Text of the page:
Summer projects for naturalists

Two ways to connect with nature during social distancing no matter your age.
By Joanna Brichetto, USN parent

Here are fun gateways to the world of conservation:
  1. Certify your yard as Native Wildlife Habitat. The National Wildlife Federation offers an easy program that will: show your family what native habitat is, why it matters, and how to help it thrive in your own yard. Even urban habitats are destroyed by infill and development, and sadly, most of our common landscape plants are exotics that did not co-evolve with native creatures here. The NWF search engine helps you find local host-plants for butterflies and other invertebrates, which, in turn, feed birds and other creatures in our shared foodweb. And you can order a Certified Wildlife Habitat yard sign to advertise your efforts and to invite neighbors to think native.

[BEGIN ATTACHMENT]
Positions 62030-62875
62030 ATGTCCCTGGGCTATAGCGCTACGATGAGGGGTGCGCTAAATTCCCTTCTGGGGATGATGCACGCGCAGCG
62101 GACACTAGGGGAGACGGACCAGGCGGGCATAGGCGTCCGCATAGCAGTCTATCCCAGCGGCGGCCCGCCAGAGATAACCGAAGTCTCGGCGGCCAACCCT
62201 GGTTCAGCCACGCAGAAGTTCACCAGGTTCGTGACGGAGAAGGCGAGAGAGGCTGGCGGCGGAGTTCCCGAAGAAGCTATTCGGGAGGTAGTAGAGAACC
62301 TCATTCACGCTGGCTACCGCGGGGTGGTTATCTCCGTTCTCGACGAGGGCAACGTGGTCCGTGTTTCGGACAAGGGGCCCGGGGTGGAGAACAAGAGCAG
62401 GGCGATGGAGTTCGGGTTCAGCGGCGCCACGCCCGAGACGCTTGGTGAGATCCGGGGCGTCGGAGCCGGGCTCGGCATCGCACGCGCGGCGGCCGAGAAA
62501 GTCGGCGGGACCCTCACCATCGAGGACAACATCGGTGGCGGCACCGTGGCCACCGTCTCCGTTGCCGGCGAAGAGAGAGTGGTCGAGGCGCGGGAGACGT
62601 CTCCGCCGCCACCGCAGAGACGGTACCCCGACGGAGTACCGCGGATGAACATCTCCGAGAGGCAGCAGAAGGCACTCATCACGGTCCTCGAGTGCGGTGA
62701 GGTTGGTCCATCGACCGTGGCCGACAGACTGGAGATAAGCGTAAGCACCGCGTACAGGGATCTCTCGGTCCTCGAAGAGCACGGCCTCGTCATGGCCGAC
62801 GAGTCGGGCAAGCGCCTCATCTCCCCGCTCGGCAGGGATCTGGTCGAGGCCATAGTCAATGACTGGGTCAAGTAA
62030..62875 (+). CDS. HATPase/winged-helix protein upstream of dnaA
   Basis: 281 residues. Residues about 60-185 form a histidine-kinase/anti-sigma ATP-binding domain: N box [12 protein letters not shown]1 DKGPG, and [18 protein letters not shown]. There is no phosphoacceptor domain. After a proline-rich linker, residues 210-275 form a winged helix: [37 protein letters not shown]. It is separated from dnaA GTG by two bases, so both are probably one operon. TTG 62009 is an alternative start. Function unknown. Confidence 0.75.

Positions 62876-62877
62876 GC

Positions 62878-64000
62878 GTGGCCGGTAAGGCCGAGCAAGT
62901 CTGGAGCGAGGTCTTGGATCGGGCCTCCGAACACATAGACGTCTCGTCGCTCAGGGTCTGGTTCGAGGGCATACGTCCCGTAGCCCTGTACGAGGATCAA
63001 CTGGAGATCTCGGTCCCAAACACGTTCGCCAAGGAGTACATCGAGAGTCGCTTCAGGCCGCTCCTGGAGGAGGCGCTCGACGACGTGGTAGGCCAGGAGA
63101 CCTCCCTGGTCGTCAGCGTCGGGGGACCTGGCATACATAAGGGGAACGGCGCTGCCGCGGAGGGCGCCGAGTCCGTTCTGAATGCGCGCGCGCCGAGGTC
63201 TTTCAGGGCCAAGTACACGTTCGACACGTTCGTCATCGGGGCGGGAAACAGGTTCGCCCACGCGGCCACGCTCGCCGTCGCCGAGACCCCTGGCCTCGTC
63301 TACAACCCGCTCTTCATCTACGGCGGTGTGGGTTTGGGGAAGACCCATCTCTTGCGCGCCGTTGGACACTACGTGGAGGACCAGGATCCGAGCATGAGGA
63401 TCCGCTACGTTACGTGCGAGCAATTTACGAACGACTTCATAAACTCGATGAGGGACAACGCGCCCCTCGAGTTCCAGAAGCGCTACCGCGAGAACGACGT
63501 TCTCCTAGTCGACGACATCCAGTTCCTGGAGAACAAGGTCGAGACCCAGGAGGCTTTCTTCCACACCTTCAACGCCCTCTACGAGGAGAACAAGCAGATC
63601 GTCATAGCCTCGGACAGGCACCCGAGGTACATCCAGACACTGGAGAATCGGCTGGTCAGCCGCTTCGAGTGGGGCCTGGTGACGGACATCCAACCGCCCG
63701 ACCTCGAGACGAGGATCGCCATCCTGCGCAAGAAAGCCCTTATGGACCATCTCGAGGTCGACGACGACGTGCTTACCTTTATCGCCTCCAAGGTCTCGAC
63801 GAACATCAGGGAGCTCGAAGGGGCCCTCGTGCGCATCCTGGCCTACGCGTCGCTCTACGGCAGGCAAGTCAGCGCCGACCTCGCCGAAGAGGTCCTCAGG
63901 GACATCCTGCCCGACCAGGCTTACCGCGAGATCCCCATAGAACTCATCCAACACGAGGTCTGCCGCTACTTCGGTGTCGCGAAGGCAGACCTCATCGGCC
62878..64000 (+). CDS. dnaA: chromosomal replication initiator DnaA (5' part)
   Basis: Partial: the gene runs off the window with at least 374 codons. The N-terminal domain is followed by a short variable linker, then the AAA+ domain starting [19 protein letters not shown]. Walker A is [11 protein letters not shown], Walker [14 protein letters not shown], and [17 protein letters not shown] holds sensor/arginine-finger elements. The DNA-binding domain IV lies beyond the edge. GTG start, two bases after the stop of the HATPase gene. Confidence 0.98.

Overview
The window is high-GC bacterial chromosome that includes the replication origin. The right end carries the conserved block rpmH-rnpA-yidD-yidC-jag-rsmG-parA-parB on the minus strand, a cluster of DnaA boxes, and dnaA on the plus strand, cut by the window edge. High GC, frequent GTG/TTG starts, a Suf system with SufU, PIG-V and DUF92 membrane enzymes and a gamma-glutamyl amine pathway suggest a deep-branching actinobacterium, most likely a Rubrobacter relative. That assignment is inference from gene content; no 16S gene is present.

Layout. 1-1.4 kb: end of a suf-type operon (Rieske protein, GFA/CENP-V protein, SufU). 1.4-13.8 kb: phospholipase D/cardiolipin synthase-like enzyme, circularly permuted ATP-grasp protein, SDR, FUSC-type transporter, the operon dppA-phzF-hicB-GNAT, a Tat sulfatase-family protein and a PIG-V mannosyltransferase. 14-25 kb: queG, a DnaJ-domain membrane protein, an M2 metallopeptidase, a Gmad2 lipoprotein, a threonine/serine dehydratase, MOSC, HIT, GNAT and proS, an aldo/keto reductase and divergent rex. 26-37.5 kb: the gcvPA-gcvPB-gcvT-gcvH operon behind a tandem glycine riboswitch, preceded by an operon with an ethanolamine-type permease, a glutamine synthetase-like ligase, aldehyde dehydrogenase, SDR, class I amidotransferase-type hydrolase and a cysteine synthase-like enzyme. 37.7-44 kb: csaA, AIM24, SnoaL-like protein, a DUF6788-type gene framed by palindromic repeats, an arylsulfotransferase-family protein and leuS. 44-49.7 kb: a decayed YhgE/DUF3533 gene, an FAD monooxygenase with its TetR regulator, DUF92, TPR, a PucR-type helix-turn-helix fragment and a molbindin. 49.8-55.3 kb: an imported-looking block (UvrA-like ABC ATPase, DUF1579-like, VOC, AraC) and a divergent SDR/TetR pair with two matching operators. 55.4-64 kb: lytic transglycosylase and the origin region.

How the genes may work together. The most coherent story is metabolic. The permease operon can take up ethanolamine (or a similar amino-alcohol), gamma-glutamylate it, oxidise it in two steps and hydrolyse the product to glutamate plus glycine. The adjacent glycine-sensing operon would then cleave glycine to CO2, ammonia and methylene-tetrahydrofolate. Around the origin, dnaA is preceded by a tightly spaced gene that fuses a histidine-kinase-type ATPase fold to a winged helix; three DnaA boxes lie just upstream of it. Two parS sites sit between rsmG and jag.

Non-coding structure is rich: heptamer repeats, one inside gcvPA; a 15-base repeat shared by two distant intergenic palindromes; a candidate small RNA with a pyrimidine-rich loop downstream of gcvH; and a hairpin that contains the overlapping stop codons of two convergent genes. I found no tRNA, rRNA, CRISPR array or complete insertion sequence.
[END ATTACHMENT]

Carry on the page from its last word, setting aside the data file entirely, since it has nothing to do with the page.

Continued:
2. Learn your plant and animal neighbors with iNaturalist. This is a free "citizen science" app that can help you ID any living thing in your yard, neighborhood, or anywhere. Observations are saved as a life-list of all organisms in your yard, and you can track when things bloom, seed, come, go. Meanwhile, scientists use your data for research (while protecting your privacy). There are also local iNaturalist "Projects" to join: pollinator sightings, Warner Park biodiversity surveys, and the annual City Nature Challenge.
 
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    • USN parent Joanna Brichetto pollinates a Pawpaw tree that she planted from a seed seven years ago.

    • All the male flowers fall off an oak tree, but the female flowers stay on and become acorns.

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